Monthly Archives: February 2011

Watermarks in our images with PHP and mod_rewrite

Imagine you have a set of images and you need to add watermark to all of them. You can do the work with an image editor (Gimp or Photoshop for example). It’s easy work but if your image library is big, the easy work become into hard. But imagine again you need to add a dynamic watermark, let’s say the current timestamp. To solve this problem we can use PHP’s GD image function set.

The idea is simple. Instead of opening directly the image, we are going to open a PHP script. This PHP script will open the original image file with imagecreatefromjpeg, add the footer and flush the new image to the browser with the properly headers.

But I don’t want to rewrite all the anchor’s hrefs within my HTML files. Because of that I’m going to use the same trick I used in my one of my posts. With a simple .htaccess in our jpg’s folder, our apache’s mod_rewrite will do work for us:

RewriteEngine on
RewriteRule !\.(php)$ watermark.php

And now our PHP script called watermark.php

<?php
$uri = $_SERVER['REQUEST_URI'];
$documentRoot = $_SERVER['DOCUMENT_ROOT'];
$filename = $documentRoot . $uri;
if (realpath(__FILE__) == realpath($filename)) {
    exit();
}
$stringSize = 3;
$footerSize = ($stringSize==1) ? 12 : 15;
$footer = date('d/m/Y H:i:s');

list($width, $height, $image_type) = getimagesize($filename);
$im = imagecreatefromjpeg($filename);
imagefilledrectangle (
        $im,
        0,
        $height,
        $width,
        $height - $footerSize, imagecolorallocate($im, 49, 49, 156));

imagestring($im,
        $stringSize,
        $width-(imagefontwidth($stringSize)*strlen($footer)) - 2,
        $height-$footerSize,
        $footer,
        imagecolorallocate($im, 255, 255, 255));

header( 'Content-Type: image/jpeg' );
imagejpeg($im);

Simple, isn’t it? You can change my blue footer with a your logo. Easy with PHP’s gd functions. Of course you need to have your PHP compiled with GD support.

Original image:

After transformation:

Speed up page page load combining javascript files with PHP

One of the golden rules when we want a high performance web site is minimize the HTTP requests. Normally we have several JavaScript files within our projects. It’s a very good practice to combine all our JavaScript files into an only one file. We can do it manually. Not a hard work. We only need to copy and paste the source files into our single js file. There’s even tools to do it. You can have look to Yslow (if you don’t know it yet). That’s a good solution if your project is finished. But if your project is alive and you are changing it, it’s helpful to spare your JavaScript files between several files. It’s good to organize them (at least for me). So we need to choose between high performance and development comfort. Because of that I like to use the simple script I’m going to show now. Let’s start.

The idea is the following one. Normally I have all js files into a folder called js (original isn’t?). I also have a development server and a production one (really original again, isn’t it?). When I’m developing my application I like to have my js files separated and in a human readable way (I’m human), but in production I want to combine them and even minimized and gziped to improve the performance.

The script I have is a simple script that combines all the JavaScript files, minimizes and gzips.

//js.php
require 'jsmin.php';

function checkCanGzip(){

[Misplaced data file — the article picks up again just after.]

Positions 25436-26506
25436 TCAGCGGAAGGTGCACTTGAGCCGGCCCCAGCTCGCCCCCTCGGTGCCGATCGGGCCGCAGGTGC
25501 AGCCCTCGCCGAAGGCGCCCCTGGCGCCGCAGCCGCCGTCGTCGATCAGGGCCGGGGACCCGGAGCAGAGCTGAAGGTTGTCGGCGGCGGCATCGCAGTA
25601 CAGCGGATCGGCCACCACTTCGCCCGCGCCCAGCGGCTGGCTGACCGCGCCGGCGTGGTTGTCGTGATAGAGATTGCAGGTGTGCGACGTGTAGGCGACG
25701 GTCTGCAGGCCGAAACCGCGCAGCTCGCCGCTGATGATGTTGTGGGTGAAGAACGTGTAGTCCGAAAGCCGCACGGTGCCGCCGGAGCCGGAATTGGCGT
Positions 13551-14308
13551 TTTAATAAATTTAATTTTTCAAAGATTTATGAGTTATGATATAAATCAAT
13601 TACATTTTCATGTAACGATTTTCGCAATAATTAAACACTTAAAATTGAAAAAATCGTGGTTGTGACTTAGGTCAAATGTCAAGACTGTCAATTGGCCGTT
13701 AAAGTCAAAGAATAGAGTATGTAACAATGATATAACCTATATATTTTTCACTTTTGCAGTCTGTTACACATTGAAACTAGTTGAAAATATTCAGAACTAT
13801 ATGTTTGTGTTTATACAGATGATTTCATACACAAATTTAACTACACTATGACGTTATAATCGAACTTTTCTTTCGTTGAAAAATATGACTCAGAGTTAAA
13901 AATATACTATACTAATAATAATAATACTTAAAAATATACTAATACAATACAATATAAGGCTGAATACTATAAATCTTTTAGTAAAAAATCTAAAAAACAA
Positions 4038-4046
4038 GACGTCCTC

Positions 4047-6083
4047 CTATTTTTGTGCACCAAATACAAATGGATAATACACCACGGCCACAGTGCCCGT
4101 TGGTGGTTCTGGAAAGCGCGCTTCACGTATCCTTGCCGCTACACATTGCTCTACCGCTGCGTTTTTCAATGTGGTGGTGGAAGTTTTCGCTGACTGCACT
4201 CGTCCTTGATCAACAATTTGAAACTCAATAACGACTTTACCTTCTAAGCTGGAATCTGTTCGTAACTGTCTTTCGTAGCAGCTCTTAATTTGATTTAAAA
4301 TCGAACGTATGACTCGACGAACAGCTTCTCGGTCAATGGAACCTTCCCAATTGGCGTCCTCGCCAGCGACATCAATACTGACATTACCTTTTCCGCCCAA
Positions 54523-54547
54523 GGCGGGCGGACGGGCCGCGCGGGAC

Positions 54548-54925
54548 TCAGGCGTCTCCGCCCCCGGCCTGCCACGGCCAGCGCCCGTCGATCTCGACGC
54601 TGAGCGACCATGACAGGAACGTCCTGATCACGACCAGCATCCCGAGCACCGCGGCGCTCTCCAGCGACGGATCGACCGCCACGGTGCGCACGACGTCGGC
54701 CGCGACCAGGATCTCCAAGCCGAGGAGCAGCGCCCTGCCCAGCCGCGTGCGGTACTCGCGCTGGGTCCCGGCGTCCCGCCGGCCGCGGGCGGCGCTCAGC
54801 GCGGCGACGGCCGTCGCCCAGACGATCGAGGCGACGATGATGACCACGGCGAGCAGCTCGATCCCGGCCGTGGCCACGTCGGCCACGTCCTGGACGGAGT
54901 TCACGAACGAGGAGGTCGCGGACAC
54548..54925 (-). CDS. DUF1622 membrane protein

if (array_key_exists('HTTP_ACCEPT_ENCODING', $_SERVER)) {
        if (strpos($_SERVER['HTTP_ACCEPT_ENCODING'], 'gzip') !== false) return "gzip";
        if (strpos($_SERVER['HTTP_ACCEPT_ENCODING'], 'x-gzip') !== false) return "x-gzip";
    }
    return false;
}

function gzDocOut($contents, $level=6){
    $return = array();
    $return[] = "\x1f\x8b\x08\x00\x00\x00\x00\x00";
    $size = strlen($contents);
    $crc = crc32($contents);
    $contents = gzcompress($contents,$level);
    $contents = substr($contents, 0, strlen($contents) - 4);
    $return[] = $contents;
    $return[] = pack('V',$crc);
    $return[] = pack('V',$size);
    return implode(null, $return);
}

$ite = new RecursiveDirectoryIterator(dirname(__FILE__));
foreach(new RecursiveIteratorIterator($ite) as $file => $fileInfo) {
    $extension = strtolower(pathinfo($file, PATHINFO_EXTENSION));
    if ($extension == 'js') {
        $f = $fileInfo->openFile('r');
        $fdata = "";
        while ( ! $f->eof()) {
            $fdata .= $f->fgets();
        }
        $buffer[] = $fdata;
    }
}

$output = JSMin::minify(implode(";\n", $buffer));

header("Content-type: application/x-javascript; charset: UTF-8");
$forceGz    = filter_input(INPUT_GET, 'gz', FILTER_SANITIZE_STRING);
$forcePlain = filter_input(INPUT_GET, 'plain', FILTER_SANITIZE_STRING);

$encoding = checkCanGzip();
if ($forceGz) {
    header("Content-Encoding: {$encoding}");
    echo gzDocOut($output);
} elseif ($forcePlain) {
    echo $output;
} else {
    if ($encoding){
        header("Content-Encoding: {$encoding}");
        echo GzDocOut($output);
    } else {
        echo $output;
    }
}

As you can see the script checks recursively all the js files inside one folder, combine them and also use jsmin library for PHP to improve the download time in the browser.

It’s very easy now when we’re building our HTML file switch from one js file to another. Here you can see an example with Smarty template engine:

<html>
    <head>
        <meta http-equiv="Content-Type" content="text/html; charset=utf-8">
        <title></title>
    </head>
    <body>
        Hello World
{if $dev}
        <script src="js1.js" type="text/javascript"></script>
        <script src="js2.js" type="text/javascript"></script>
        <script src="xxx/js1.js" type="text/javascript"></script>
{else}
        <script src="js.php" type="text/javascript"></script>
{/if}
    </body>
</html>

Yes. I know. There’s a problem with this solution. Maybe we’ve improved the client side performance reducing the number of HTTP requests but, what about our server side performance? We’ve changed from serving static js files to dinamic PHP file. Now our server’s CPU will work more. Another great hight performance golden rule is to place static files into a server dedicated to serve static files (without PHP support). Whit this golden rule we help to the browser to perform multiple downloads and also we reduce the use of CPU (static server will not instance any PHP session).